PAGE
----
MWPA 1882 and powers held by the trustees to vary beneficiary

Hi All

Hoping one of the Trust gurus can help out......

We have a client, recently deceased, he was sole life assured on 2 x NU WOL plans, effected in 1964, one absolute for his wife and one absolutely for his son, whether alive or not, ( but the son died in 1999), both subject to the provisions of the MWPA 1882.

The word absolutely in the provisions may prove the clincher here, but does anyone know if the trustee (the wife) can distribute the trusts to her two surviving children, rather than her deceased son's estate and herself?

Ruth Baker


  • Interesting Q.

    In looking into this the starting point would be to refer to the trust deed to see if powers are explicitly given. (For example, Aviva has a flexible trust written under the Act with trustees having powers to alter beneficiaries.)

    Whilst not a definitive answer, my thinking is that if such flexibility is not expressly given then the ability to change a beneficiary does not exist. I do not believe that the Trustee Act 2000 can override the principles (& restrictions) behind the 1882 Act.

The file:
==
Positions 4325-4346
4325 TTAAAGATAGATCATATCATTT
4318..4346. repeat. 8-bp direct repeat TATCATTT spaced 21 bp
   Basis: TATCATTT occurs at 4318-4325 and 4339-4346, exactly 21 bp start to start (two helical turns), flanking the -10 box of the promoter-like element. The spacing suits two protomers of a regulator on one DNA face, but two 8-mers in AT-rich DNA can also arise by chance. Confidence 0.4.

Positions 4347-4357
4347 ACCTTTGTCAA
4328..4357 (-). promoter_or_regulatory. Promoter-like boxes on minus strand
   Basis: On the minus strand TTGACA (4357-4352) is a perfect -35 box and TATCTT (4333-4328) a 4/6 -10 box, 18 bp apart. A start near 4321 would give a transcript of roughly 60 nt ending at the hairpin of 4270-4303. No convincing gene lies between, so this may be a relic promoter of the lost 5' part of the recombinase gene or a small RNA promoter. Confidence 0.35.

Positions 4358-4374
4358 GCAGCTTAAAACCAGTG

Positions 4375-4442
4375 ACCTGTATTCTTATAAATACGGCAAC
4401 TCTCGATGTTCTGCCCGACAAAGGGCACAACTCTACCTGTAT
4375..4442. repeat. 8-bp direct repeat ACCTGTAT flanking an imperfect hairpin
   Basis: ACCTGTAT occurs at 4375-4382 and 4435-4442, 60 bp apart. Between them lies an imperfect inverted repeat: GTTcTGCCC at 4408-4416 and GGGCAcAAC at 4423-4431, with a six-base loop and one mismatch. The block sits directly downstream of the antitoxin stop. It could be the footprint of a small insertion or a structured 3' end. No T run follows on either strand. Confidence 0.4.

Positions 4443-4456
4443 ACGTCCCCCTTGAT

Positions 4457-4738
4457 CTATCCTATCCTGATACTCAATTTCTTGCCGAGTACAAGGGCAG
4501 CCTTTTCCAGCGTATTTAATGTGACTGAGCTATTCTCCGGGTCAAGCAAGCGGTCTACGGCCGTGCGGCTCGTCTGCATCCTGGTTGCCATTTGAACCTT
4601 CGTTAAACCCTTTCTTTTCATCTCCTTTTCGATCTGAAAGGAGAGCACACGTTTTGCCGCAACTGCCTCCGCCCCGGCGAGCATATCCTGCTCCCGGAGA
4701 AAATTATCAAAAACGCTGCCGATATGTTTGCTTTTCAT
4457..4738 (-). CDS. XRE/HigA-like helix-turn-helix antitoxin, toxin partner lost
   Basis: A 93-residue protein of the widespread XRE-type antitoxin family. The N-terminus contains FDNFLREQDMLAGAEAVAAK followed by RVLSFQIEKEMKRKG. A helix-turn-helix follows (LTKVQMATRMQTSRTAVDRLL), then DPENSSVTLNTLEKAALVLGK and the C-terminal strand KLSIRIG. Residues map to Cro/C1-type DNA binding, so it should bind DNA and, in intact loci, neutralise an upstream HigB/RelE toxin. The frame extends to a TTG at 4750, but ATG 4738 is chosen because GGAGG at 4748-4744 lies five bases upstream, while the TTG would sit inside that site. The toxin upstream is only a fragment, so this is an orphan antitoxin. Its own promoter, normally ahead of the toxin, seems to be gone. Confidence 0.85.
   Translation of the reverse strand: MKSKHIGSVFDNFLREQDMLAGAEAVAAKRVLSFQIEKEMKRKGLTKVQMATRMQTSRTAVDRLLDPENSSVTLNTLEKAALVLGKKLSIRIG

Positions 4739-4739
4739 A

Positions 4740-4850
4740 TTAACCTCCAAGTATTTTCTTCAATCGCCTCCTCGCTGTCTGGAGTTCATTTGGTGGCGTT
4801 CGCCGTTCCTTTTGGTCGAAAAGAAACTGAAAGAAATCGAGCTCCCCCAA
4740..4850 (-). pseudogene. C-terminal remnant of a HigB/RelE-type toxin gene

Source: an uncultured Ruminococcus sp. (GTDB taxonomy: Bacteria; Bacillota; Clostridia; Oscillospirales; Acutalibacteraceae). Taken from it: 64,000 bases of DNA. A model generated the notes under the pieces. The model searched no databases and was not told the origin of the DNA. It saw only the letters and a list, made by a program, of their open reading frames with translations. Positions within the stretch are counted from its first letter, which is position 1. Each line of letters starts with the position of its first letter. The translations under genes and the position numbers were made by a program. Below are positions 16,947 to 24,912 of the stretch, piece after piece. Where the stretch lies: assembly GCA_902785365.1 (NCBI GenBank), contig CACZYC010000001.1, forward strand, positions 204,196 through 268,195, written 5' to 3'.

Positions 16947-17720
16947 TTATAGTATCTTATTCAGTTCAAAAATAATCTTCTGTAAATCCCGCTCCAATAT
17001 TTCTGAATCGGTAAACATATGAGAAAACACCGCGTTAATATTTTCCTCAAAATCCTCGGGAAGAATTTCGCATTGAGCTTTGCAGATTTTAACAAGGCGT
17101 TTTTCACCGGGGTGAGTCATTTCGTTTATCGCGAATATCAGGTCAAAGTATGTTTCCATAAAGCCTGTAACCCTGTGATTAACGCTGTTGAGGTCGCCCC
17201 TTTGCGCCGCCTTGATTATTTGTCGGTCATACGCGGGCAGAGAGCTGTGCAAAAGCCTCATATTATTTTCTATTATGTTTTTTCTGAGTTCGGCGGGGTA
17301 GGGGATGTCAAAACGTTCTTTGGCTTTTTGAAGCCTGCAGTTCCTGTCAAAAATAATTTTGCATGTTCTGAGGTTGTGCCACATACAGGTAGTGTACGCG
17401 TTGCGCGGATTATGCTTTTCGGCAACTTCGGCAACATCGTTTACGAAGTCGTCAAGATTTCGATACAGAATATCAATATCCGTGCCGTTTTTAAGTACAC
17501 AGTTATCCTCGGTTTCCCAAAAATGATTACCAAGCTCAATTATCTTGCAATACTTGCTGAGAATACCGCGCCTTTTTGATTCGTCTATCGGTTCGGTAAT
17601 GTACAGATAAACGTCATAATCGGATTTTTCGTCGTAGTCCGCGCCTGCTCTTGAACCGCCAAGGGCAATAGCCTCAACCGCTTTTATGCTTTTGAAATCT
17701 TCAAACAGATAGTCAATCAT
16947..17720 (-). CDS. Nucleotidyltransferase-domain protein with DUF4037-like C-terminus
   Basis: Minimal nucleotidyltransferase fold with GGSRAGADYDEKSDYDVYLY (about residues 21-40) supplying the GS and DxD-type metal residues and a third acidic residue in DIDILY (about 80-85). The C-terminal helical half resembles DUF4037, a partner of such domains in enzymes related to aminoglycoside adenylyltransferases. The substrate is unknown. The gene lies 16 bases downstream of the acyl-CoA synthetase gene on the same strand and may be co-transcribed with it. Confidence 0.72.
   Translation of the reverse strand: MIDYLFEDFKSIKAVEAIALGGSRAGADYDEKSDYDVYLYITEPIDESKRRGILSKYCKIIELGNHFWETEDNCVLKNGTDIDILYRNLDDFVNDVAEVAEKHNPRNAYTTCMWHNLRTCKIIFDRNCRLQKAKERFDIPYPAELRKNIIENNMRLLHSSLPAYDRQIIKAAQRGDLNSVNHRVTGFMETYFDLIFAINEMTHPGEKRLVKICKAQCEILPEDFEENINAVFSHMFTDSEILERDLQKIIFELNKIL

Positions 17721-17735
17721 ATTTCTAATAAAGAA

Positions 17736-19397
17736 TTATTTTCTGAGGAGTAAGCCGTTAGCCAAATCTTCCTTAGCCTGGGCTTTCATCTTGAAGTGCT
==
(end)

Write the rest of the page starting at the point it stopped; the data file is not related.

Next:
Even if such powers to change beneficiaries did exist I am not sure they could be used in this case anyway - certainly not without explicit consent from the current beneficiaries - and such a change would be a PET from the current life tenant in any case.

    So, from an IHT perspective, there is no difference in the proceeds being paid out to the named beneficiaries and then they subsequently gift the funds elsewhere.

  • Thank you Richard

    Some of it has played out as hoped for, in that assignments/Deeds were completed back in the 90s it has turned out, except that a portion, albeit smaller, was still left to the now deceased son, so if his surviving wife was to pass on her default share to the other two, the PET situation is an interesting consideration there.

    Thanks so much for your reply!


    Ruth Baker

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